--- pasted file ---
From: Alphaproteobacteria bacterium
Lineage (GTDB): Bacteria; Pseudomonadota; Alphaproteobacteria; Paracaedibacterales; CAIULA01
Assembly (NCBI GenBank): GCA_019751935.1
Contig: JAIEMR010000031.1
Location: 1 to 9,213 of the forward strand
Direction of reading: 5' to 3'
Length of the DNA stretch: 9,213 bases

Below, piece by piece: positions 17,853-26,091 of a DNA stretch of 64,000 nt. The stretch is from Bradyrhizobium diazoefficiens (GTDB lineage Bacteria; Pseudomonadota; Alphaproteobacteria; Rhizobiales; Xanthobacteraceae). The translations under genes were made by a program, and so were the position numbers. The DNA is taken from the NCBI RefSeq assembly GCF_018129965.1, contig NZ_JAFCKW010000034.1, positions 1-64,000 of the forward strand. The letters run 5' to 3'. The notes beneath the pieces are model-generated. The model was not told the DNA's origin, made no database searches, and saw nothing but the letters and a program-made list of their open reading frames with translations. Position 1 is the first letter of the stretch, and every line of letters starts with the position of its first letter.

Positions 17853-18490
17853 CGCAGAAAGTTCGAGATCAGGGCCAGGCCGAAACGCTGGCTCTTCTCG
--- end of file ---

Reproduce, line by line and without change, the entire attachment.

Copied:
From: Alphaproteobacteria bacterium
Lineage (GTDB): Bacteria; Pseudomonadota; Alphaproteobacteria; Paracaedibacterales; CAIULA01
Assembly (NCBI GenBank): GCA_019751935.1
Contig: JAIEMR010000031.1
Location: 1 to 9,213 of the forward strand
Direction of reading: 5' to 3'
Length of the DNA stretch: 9,213 bases

Below, piece by piece: positions 17,853-26,091 of a DNA stretch of 64,000 nt. The stretch is from Bradyrhizobium diazoefficiens (GTDB lineage Bacteria; Pseudomonadota; Alphaproteobacteria; Rhizobiales; Xanthobacteraceae). The translations under genes were made by a program, and so were the position numbers. The DNA is taken from the NCBI RefSeq assembly GCF_018129965.1, contig NZ_JAFCKW010000034.1, positions 1-64,000 of the forward strand. The letters run 5' to 3'. The notes beneath the pieces are model-generated. The model was not told the DNA's origin, made no database searches, and saw nothing but the letters and a program-made list of their open reading frames with translations. Position 1 is the first letter of the stretch, and every line of letters starts with the position of its first letter.

Positions 17853-18490
17853 CGCAGAAAGTTCGAGATCAGGGCCAGGCCGAAACGCTGGCTCTTCTCG